Various publications by and about Stein drew the attention of other researchers of spiritual history to Almeida. Through anthroposophical channels Stein’s investigations into the circumstances around Almeida’s death also reached Cape Town. Rachael Clayfield, a priest of the Christian Community, investigated Stein’s claims and shared the fruits of her research in the early 1980s. Among those Rev. Clayfield spoke to was Nicolaas Vergunst, a young man of Dutch descent and born in Cape Town.
After a career with the national museums of South Africa, Nicolaas Vergunst started his own research into Almeida’s murder. This has resulted in a fine and well-documented novel, entitled Knot of Stone: the day that changed South Africa’s history, published in September 2011. The book commemorates the death of Almeida and attempts to unravel the mysteries around this death and its long-term implications. The genre of this kind of mystery literature has been made famous by books of Umberto Eco, Dan Brown, Paulo Coelho and others. Readers will find in Knot of Stone an eloquently written and fascinating book that surpasses others in this genre; offering a lot of well-grounded spiritual facts instead of esoteric fantasies.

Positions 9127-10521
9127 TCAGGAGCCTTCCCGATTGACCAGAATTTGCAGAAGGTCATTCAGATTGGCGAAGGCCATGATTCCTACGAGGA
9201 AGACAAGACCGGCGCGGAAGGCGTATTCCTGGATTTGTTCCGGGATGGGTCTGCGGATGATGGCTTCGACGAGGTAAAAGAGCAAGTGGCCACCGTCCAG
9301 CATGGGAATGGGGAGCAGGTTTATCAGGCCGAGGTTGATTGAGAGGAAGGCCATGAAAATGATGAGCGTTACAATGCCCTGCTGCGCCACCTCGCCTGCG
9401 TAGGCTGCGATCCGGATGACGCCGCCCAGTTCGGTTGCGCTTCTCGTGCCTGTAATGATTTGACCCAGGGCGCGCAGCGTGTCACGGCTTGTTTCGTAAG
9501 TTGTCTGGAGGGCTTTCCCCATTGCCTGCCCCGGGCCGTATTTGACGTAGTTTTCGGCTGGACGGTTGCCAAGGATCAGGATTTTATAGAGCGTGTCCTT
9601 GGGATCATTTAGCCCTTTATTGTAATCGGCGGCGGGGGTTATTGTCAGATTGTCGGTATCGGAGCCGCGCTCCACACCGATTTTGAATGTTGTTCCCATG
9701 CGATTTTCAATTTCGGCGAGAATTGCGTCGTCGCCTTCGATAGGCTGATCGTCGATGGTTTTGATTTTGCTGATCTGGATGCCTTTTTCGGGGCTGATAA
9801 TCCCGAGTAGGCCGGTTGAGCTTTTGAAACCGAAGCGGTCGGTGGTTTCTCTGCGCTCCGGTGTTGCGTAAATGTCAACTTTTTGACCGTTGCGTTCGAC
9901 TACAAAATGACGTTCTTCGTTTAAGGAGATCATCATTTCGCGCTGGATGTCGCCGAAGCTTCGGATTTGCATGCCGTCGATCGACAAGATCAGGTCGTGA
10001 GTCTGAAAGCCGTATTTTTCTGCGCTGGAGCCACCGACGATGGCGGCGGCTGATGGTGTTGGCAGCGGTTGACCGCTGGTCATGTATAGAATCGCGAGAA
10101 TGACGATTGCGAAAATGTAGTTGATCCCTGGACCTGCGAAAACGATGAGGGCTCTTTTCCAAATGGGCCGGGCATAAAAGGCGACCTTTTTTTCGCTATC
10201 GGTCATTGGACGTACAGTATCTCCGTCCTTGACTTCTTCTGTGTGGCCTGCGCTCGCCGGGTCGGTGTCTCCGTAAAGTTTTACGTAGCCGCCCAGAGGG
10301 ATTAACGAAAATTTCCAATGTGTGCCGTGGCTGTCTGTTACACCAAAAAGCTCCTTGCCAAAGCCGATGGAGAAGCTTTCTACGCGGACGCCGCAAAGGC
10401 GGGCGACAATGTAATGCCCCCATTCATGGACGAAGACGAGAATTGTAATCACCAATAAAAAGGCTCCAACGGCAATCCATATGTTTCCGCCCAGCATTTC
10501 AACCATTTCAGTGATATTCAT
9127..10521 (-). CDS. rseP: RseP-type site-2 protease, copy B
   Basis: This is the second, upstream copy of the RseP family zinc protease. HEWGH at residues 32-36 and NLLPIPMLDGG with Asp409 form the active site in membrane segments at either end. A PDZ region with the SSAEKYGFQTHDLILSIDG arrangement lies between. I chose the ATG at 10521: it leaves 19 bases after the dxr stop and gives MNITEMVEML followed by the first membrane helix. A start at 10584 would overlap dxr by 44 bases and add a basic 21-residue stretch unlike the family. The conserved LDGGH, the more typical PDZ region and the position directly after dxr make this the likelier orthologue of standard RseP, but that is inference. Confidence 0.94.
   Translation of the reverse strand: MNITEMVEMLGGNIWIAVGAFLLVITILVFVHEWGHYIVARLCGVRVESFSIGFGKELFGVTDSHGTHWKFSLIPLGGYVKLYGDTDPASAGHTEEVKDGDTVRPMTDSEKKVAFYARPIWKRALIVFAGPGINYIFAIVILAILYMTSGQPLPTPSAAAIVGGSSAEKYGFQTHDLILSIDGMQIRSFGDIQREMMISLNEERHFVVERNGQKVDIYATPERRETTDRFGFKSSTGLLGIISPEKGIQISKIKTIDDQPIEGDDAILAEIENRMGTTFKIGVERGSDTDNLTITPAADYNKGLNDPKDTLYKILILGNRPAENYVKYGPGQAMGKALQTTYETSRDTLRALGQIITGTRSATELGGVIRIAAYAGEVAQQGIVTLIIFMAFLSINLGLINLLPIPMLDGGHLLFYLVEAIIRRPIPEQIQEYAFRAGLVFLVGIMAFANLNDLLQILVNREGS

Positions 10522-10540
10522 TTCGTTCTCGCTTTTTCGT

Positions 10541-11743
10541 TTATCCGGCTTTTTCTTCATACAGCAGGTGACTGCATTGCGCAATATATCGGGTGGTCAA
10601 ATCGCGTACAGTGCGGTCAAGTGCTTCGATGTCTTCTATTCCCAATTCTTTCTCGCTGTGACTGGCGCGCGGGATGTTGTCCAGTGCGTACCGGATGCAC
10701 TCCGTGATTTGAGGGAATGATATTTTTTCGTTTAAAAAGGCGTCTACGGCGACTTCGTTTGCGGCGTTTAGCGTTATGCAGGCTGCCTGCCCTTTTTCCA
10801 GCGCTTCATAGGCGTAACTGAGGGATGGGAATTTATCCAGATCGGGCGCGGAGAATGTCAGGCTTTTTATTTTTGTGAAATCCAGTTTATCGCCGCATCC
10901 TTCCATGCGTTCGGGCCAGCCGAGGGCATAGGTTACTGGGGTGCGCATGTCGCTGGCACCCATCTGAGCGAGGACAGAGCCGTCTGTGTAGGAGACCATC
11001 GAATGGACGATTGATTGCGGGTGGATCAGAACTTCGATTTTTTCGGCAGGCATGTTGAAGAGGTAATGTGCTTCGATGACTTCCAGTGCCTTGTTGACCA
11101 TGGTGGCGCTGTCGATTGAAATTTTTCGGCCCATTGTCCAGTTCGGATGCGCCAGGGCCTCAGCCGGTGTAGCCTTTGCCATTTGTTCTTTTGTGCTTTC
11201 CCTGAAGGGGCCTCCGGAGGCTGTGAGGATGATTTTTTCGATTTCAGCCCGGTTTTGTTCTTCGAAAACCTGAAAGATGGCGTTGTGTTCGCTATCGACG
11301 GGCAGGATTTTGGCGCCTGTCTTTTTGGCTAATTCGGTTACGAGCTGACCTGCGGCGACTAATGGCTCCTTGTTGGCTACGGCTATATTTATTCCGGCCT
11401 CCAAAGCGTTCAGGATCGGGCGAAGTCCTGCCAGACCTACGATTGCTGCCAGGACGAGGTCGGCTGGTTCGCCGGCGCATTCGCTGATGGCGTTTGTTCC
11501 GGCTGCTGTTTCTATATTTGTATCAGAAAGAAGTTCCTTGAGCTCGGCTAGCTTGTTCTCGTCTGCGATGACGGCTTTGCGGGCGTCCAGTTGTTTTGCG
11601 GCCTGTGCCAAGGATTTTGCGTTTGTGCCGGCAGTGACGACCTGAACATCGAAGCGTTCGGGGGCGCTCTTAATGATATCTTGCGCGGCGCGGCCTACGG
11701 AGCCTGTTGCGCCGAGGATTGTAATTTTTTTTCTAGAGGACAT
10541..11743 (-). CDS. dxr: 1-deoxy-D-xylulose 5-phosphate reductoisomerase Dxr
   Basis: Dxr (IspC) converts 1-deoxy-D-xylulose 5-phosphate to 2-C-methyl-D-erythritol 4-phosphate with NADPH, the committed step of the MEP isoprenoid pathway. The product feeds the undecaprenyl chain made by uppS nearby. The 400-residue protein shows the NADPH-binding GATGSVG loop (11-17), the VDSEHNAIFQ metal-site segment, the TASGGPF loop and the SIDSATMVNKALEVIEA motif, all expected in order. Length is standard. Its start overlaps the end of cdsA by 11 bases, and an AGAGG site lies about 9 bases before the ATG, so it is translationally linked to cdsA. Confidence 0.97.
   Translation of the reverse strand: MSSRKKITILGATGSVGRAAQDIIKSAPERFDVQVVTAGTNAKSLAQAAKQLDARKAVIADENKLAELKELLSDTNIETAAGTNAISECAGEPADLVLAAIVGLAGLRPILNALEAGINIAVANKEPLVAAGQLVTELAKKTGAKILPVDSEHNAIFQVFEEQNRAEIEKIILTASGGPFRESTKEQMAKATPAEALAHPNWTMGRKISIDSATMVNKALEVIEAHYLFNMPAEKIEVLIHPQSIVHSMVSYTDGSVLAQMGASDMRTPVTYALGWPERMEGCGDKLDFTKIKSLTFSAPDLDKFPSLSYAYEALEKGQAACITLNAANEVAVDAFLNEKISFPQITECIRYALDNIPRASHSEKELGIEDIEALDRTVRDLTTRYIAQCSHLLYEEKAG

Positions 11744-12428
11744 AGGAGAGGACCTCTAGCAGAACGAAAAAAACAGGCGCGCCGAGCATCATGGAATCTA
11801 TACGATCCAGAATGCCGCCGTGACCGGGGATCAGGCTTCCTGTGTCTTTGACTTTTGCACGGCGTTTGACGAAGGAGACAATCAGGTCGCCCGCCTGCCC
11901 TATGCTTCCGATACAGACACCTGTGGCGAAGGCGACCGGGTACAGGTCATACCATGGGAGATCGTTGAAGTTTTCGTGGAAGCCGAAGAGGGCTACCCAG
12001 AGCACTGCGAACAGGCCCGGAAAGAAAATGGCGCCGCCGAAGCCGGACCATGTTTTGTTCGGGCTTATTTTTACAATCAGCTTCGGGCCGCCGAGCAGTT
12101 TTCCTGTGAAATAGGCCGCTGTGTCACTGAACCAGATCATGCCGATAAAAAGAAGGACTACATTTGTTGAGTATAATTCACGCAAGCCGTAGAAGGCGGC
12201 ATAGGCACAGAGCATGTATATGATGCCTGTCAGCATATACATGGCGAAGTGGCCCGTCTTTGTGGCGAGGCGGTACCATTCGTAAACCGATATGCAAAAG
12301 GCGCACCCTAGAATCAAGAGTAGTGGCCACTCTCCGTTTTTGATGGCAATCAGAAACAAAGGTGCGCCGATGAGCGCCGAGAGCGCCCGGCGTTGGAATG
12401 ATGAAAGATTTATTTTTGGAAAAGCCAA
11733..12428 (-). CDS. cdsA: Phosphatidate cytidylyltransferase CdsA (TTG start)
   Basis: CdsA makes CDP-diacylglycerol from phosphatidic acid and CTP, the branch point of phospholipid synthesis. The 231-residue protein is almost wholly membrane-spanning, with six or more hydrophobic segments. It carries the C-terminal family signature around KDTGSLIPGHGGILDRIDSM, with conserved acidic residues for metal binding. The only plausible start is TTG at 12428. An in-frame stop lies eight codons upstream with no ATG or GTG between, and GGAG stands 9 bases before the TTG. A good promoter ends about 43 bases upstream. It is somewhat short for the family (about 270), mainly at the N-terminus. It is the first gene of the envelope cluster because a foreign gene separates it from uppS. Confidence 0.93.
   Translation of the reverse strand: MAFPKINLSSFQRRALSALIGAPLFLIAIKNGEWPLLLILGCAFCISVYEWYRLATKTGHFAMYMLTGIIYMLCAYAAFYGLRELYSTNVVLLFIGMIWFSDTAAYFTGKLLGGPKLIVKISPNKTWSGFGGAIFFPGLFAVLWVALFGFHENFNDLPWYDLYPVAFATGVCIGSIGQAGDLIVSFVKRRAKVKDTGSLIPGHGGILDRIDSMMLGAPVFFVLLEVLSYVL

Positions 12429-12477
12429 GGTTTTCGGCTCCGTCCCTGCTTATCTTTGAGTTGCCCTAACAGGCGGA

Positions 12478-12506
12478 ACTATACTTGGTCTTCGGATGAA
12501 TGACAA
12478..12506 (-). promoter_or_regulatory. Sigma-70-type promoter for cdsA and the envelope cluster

The story is presented as a journey initiated by the chance discovery of Almeida’s bones. A South African archaeologist, Jason Tomas, and a Dutch historian, Sonja Haas, are brought together by a professor of anthropology, a former Jewish exile, who is himself well informed on matters of spiritual history, including the views of Rudolf Steiner. Once the action moves to Europe—where sites relating to Almeida’s life and the Grail story are revisited—a Russian collector and Dutch educator enter the story to bring in more anthroposophical background.